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New Jersey Devils Swarm Washington Capitals in Wild 5-4 OT Comeback Win

The New Jersey Devils dominated on the puck but fell behind 3-1 after two periods due to bad goaltending and some breakdowns. The Devils rallied in the third to force overtime and won it in overtime 5-4 thanks to Andy Greene. This recap breaks down how it happened, from what went wonderfully and what went terribly.

Andy Greene: the overtime hero.  Also: How many facepalms can you spot in this photo?
Andy Greene: the overtime hero. Also: How many facepalms can you spot in this photo?
Tommy Gilligan-USA TODAY Sports

A majority of fans leaving the Verizon Center must have been shaking their heads.  They must have been in disbelief. Not at what just happened but in that they had to see this once again.  All season long, the Washington Capitals have been like a colander.  Attempts, shots, and goals against have flown through them like water draining through food.  Their strength is their offense, with Alexander Ovechkin destroying goaltenders and a supporting cast that helps light up defenses. The Caps have been involved in plenty of comebacks this season as they've went beyond regulation fourteen times.   While plenty of teams are close, Washington leads the league in that mark and they've done well: ten wins with eight in the shootout and three losses in the shootout.  Tonight, they suffered their first overtime loss at the hands of the New Jersey Devils.  Surprisingly, it was in a high-scoring affair where the Devils took it 5-4.

I'm sure the Caps faithful were all kinds of confident after forty minutes into the game.  They were up 3-1 after going into the second down 1-0 (the one being a power play blast by Marek Zidlicky).  Martin Brodeur looked pitiful on two of them.  He assumed he had the puck after stopping a wraparound attempt from Jason Chimera.  He didn't and Chimera poked it in.   Minutes later, Mikhail Grabovski was wide open at the left post.  The fourth line got stuck up high, Eric Gelinas was unaware, and when Eric Fehr made the pass down low, it only took a second for the lamp to be lit.   Near the end of the second period, the Caps survived another offensive shift from the Devils.  The Devils opened the period with eight shots in the first four minutes and had multiple opportunities to score.  But not only did they get survive a long shift, but they got a rush up ice in response. Mike Green fired a shot, Brodeur dumbly kicked the puck out, and Joel Ward pounded the rebound back into the net.  The home team had a lead against a low scoring squad that had to be down on themselves after not adding to their lead.  If they felt confident, then they had every right to be.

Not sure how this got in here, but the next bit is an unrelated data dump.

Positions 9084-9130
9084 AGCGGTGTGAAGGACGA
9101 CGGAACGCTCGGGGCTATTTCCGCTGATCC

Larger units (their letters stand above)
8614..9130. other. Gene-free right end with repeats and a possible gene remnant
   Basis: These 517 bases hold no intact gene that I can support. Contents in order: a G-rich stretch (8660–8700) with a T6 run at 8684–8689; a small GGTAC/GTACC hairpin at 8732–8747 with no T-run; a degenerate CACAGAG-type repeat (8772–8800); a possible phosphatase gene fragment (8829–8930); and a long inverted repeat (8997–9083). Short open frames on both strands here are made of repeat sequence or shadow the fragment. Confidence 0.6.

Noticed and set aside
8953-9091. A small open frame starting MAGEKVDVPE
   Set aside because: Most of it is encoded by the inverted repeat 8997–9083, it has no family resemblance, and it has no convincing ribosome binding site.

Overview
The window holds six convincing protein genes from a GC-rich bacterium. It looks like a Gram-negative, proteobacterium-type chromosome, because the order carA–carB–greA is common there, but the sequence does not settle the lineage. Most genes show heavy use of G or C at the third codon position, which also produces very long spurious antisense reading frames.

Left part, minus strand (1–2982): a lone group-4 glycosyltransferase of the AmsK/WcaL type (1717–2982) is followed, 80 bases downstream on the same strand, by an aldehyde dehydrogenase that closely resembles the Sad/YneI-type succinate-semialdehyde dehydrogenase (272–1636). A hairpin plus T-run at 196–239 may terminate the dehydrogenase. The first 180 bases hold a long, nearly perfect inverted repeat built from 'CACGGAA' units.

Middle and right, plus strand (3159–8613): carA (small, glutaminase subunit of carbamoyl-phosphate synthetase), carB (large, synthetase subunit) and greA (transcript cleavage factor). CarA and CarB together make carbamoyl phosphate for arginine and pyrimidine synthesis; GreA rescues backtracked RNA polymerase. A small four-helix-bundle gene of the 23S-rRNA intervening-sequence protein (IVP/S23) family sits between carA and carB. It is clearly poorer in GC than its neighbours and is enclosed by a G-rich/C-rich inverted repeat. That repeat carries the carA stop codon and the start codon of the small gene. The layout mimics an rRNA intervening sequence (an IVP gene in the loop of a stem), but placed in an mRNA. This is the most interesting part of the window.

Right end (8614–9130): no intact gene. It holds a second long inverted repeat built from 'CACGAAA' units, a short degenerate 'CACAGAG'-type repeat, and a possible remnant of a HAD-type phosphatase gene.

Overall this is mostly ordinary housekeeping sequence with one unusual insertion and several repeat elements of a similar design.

But the third period proved that while Brodeur was bad, the Capitals' defensive effort was far, far worse.  The Devils opened up the period with several shots in a row.  Alexander Ovechkin interfered with Patrik Elias in New Jersey's end.  The Devils made the most of the power play when Andy Greene fed Jaromir Jagr down low.  Jagr was on Holtby's right flank and finished the play.  The comeback effort took a hit - and the hometown fans' hope rose - when Elias made a terrible giveaway to Karl Alzner.  Alzner threw it to Ovechkin who just torched Brodeur's five-hole to make it 4-2 on Washington's first shot of the period.  But the Caps conceded the neutral zone and struggled to get clearances more and more.  To pull a term from Spring 2012, their plan was to "Swarm It Up."   Travis Zajac, like his linemates, just controlled the puck behind the net and found Zidlicky right in front.  Pass, shot, score to make it 4-3.   Minutes later, a dump-in was collected by Holtby and he flung it past his D.  No winger followed Zajac, so he took a chance on net.  Dainius Zubrus had position on John Carlson and tipped the shot through Holtby while skating across.  It was 4-4 and the Devils came close to breaking through afterwards.  The Caps only put up four shots after Ovechkin's goal; they didn't really keep New Jersey honest. Once again, the Caps conceded a point to their opposition.  The fans' dread must have set in despite Washington's great post-regulation record.

Then the Devils struck off their first rush of the period.  Greene passed it across to Elias who gained the zone.  He saw Jagr coming into the middle and the Caps didn't really cover him.  Elias passed it to Jagr for a shot on net. Holtby stopped it and the rebound popped up to his right.  Greene, like he did last night against Anaheim, jumped up on the rush as Jagr shot it.  No Capital was even aware of the defenseman coming in.  The puck went right to him, it bounced off the shaft of his stick, and into the net.  A fortunate bounce, but symbolic of how this game went the way it did.  An uncovered goal scorer finishing off a play where the 'D' looked lost.   It was a wild and exciting comeback win by the Devils. It certainly wasn't a perfect or ideal win.  There were some absolutely dominant performances by Greene, Zajac, Jagr, and Zubrus among others. There were some bad performances by Brodeur, Steve Bernier, and Elias.  However, it's all about results and the Devils got it tonight amid it all.  Much to the dismay of the Capitals fans who were hoping their team can finally break away from the rest of the Metropolitan Division.